There’s an interesting – in the ‘Chinese curse’ sense of the term – thing happening in Ohio’s Democratic Senate primary. The not-really-short version is that national Democrats have told themselves a marvelous fairy tale about how they can take back to the Senate in 2016: unfortunately, state Democrats actually have to make that a reality somehow. And they’re being hampered by the way that national Democrats managed to blight state Democratic political gardens in 2010 and 2014.
Case in point: Ohio. The Ohio Democratic party leadership has seized upon the elderly (74) Ted Strickland for their Senate candidate, despite the fact that the former governor got beaten in his reelection bid in 2010 by John Kasich. Why? Because there isn’t anybody else at Strickland’s level. The Democrats got wiped out in the Ohio Congressional delegation in 2010, and have not recovered. In 2010 they had ten seats to the GOP’s eight; today they have four seats to the GOP’s twelve (Ohio lost two seats after the last Census). The state legislature is also heavily Republican, if not quite at this level. There are no Democratic state-wide elected officials in Ohio. And the previous Democratic gubernatorial candidate? …Well. Continue reading What the Ohio Democratic Senate primary tells us about the state of their state parties.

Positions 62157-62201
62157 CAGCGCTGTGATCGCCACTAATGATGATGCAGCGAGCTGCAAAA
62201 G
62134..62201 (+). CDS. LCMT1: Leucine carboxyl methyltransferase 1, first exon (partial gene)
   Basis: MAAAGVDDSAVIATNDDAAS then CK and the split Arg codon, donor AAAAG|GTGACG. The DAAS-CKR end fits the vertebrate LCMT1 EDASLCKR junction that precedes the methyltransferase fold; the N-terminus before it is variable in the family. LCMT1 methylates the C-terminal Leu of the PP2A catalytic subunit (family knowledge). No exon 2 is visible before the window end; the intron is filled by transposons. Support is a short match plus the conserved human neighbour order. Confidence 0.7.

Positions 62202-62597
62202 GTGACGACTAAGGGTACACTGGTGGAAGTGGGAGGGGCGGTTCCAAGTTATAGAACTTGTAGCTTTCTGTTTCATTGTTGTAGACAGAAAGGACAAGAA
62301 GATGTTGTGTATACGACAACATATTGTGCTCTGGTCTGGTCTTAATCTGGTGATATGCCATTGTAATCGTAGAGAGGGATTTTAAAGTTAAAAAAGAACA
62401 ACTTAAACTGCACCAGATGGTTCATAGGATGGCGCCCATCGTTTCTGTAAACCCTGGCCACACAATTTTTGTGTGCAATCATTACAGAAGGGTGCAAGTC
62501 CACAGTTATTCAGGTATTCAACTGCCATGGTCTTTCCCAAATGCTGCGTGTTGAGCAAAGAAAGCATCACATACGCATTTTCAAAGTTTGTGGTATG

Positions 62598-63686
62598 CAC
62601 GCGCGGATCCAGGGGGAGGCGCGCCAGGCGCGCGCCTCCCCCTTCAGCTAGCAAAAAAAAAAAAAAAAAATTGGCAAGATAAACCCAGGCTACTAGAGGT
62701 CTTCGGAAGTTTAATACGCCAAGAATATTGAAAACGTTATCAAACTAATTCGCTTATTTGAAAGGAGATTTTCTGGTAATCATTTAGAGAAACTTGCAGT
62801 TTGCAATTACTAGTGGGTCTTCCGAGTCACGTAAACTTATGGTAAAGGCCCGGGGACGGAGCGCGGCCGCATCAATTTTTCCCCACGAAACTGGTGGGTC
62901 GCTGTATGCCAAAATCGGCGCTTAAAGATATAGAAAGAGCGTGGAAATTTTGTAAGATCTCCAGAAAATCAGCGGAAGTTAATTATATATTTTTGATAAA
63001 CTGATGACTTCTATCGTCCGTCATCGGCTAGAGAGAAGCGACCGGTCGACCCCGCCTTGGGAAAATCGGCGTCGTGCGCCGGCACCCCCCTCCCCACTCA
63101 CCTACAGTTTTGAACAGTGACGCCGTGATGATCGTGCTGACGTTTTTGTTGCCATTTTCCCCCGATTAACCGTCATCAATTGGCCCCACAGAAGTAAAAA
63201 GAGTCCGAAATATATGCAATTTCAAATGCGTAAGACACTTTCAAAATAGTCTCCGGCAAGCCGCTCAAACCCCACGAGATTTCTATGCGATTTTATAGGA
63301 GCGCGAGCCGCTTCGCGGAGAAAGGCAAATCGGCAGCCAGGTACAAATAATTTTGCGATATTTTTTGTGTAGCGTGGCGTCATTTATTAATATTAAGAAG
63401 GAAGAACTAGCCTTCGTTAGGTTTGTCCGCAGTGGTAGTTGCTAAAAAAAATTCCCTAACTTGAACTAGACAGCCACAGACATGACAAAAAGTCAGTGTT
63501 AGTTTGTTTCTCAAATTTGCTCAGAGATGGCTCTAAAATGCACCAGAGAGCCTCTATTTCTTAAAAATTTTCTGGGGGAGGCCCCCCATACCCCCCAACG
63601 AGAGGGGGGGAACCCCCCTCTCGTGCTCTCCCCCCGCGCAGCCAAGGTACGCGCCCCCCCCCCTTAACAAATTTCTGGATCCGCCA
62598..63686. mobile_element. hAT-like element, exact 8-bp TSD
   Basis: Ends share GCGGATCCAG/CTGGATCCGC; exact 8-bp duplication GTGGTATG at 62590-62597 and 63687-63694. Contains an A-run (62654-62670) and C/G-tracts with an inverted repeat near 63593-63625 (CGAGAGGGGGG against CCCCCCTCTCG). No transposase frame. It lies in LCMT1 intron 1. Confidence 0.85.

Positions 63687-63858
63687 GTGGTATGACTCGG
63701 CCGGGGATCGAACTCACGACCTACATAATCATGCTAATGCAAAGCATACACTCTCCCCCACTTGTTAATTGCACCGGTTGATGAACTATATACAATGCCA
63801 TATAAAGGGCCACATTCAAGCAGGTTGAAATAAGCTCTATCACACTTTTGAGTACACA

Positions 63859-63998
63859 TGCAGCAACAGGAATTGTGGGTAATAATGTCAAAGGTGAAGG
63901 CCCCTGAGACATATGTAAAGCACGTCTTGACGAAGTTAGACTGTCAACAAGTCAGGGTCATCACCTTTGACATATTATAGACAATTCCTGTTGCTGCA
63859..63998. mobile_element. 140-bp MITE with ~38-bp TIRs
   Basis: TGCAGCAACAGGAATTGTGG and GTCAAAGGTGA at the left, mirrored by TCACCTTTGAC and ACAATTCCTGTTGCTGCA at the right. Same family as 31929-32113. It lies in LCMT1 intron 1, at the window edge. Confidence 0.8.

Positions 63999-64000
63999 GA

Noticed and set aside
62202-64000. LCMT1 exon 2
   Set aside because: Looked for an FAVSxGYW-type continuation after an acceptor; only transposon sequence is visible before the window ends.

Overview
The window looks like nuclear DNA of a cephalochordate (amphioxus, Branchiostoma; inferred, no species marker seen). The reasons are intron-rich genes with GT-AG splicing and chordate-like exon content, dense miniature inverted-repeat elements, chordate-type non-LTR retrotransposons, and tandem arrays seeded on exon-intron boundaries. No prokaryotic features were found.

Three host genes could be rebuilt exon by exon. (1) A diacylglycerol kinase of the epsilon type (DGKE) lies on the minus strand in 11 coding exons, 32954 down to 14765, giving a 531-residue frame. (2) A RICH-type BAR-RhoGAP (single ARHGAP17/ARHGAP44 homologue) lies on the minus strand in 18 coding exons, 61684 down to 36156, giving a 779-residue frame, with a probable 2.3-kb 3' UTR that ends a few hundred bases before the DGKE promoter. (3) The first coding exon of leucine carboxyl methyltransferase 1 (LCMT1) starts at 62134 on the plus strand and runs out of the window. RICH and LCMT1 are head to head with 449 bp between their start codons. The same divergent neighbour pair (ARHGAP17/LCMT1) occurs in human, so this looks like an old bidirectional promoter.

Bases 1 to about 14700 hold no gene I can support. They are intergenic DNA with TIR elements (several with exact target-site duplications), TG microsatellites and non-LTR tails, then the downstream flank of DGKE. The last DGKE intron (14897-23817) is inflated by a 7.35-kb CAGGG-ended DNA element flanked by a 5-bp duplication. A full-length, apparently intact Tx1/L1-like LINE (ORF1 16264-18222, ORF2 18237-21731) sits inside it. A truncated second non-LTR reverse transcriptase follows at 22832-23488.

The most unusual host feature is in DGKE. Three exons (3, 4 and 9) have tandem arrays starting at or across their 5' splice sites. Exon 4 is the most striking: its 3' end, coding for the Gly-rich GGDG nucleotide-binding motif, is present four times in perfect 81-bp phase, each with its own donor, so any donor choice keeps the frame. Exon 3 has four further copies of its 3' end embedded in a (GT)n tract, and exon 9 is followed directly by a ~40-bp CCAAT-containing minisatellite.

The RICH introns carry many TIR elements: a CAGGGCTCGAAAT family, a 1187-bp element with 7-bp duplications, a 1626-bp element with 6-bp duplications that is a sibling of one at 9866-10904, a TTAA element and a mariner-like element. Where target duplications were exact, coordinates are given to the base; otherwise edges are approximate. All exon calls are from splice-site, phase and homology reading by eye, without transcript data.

Do you believe in miracles?
Oh, don’t tease me like this.
The first statewide survey of the [Florida] Democratic Senate race since [Alan] Grayson formally announced his campaign found Grayson leading [Patrick] Murphy by nearly seven points – 30 to 23 percent. Just over 17 percent said “someone else,” and 22 percent are undecided.